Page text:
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A number of tele-medicine initiatives across the country take affordable health care to the door step of the poor.
Bangalore-based Teleradiology Solutions has been providing long-distance radiological services to hospitals in the US and Singapore. It does roaring business.
A few months ago, it was approached by the Ramakrishna Mission hospital in Arunachal Pradesh which has the lone CT scanner in the state but no radiologist to read the reports.
Teleradiology Solutions' charity arm, the Teleradiology Foundation, got linked up with the hospital and started reading the reports without charging any fee.
It has done about 800 reports so far and wants to extend the service to other hill states or anyone who needs it, says founder-CEO Arjun Kalyanpur. The reason being that there are just 10,000 radiologists in a nation of one billion.
Apollo Hospital has its own tele-medicine networking foundation which works not to earn profit in 100-odd V-Sat-enabled centres in the country. It has done 55,000 consultations so far and is working on covering 53 countries in Africa.
In Andhra Pradesh, the government has tied up with the Health Management Research Institute Foundation to offer ambulance and tele-medicine services.
But it is western Uttar Pradesh that is about to witness the biggest initiative that would take the doctor to the door step of every villager.
The programme is being initiated by Gopi Gopalakrishnan of the World Health Partners, a non-profit organisation, under a model where a fee is charged for the service. He is the same man who led the establishment of the health franchising outfit, Janani, in Bihar. Today, Janani's franchisee health centres cover a quarter of the state's countryside.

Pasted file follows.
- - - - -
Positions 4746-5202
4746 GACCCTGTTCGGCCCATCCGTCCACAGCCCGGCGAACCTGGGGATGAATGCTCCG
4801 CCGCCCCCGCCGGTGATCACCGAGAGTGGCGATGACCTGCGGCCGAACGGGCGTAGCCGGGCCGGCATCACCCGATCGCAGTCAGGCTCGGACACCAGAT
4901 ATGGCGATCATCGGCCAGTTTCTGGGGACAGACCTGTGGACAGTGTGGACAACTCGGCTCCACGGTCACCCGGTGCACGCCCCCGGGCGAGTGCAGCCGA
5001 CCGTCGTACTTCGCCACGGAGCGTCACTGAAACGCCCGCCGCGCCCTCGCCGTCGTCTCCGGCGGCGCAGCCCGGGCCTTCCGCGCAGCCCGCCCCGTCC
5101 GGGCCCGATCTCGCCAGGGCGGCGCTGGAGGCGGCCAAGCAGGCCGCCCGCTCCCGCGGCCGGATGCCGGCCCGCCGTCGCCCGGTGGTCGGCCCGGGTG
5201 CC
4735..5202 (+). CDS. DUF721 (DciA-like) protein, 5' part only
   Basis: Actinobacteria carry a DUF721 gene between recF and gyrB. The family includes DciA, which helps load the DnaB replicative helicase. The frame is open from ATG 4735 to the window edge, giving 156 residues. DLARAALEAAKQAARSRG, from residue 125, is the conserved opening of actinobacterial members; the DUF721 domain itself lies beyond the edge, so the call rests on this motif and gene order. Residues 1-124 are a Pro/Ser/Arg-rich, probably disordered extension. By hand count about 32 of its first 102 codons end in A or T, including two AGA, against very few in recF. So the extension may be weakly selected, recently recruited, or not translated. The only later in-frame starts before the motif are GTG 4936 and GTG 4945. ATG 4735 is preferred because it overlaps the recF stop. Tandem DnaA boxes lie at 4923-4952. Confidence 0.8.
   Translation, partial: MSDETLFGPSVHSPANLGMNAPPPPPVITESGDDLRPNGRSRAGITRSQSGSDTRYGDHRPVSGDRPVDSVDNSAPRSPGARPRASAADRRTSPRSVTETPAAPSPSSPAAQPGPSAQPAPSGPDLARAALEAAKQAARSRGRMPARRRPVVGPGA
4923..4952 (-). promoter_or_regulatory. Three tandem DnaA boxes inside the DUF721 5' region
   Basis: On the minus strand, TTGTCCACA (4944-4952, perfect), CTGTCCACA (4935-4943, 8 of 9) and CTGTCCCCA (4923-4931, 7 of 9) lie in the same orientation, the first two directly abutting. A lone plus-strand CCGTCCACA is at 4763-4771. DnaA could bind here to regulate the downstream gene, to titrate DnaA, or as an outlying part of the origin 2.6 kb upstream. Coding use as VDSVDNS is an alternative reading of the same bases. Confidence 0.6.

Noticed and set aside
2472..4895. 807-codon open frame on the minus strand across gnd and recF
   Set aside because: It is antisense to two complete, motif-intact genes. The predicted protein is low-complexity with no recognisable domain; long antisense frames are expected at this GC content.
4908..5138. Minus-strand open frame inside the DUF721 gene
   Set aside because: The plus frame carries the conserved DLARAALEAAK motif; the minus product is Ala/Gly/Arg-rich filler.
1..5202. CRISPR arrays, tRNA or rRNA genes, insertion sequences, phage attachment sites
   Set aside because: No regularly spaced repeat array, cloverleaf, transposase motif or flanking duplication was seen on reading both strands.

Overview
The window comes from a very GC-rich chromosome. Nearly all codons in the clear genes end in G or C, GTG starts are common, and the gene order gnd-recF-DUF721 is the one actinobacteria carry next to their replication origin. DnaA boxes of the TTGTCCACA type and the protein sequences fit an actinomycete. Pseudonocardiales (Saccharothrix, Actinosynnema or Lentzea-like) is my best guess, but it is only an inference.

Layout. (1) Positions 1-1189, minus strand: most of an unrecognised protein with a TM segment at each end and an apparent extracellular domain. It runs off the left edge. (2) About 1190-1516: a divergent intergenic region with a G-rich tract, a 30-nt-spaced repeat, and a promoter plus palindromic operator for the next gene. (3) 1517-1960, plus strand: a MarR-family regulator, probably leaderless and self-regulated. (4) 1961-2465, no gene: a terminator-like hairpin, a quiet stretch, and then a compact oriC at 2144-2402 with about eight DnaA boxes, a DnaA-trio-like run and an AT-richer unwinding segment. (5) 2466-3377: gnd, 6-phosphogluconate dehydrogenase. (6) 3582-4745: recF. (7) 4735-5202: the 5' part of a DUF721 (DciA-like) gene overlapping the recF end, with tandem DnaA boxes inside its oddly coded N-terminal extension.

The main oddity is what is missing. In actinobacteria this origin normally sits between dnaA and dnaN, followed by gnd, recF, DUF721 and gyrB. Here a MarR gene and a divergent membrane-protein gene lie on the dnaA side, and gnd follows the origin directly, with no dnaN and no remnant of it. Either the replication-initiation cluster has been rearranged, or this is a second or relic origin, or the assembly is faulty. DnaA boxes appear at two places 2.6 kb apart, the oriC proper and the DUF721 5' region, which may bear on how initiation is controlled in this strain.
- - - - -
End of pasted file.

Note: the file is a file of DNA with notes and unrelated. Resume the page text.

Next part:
Gopalakrishnan is seeking to replicate the model with tele-medicine and franchisee private doctors, with assistance from a mystery donor and a software company, Neurosynaptic, which won an award for innovation at the World Economic Forum in Davos.
His initiative will start at Meerut, Muzaffarnagar and Bijnor on January 27 and expand to 20 districts. There will be 100 tele-medicine centres, one catering to 10 villages. The centre would be owned by an entrepreneur who would pay Rs 25,000.
The rest Rs 150,000 has to be paid in instalments. The entrepreneur will be free to use the centre to sell other e-services.
The centre will charge Rs 50 per patient and help the patient get e-consultation with a doctor. If the patient has to be physically examined, he will be guided to a franchisee centre that has a private doctor.
The idea is to make private health care available to all who can pay a minimum fee. About 900 drug and diagnostic providers have been identified to go to the village centres to pick up samples for tests. Later, the really poor would be linked to a health insurance scheme that the state is about to unroll.
Gopalakrishnan is excited, especially because he did not have to beg for funds and can turn off the system if the entrepreneur does not pay him or follow the rules.
He wants to pack in preventive and curative care into the system, using the latter as a carrot to facilitate the former.
Telemedicine sure helps private enterprise. If it also helps the cause of health care, then why not?
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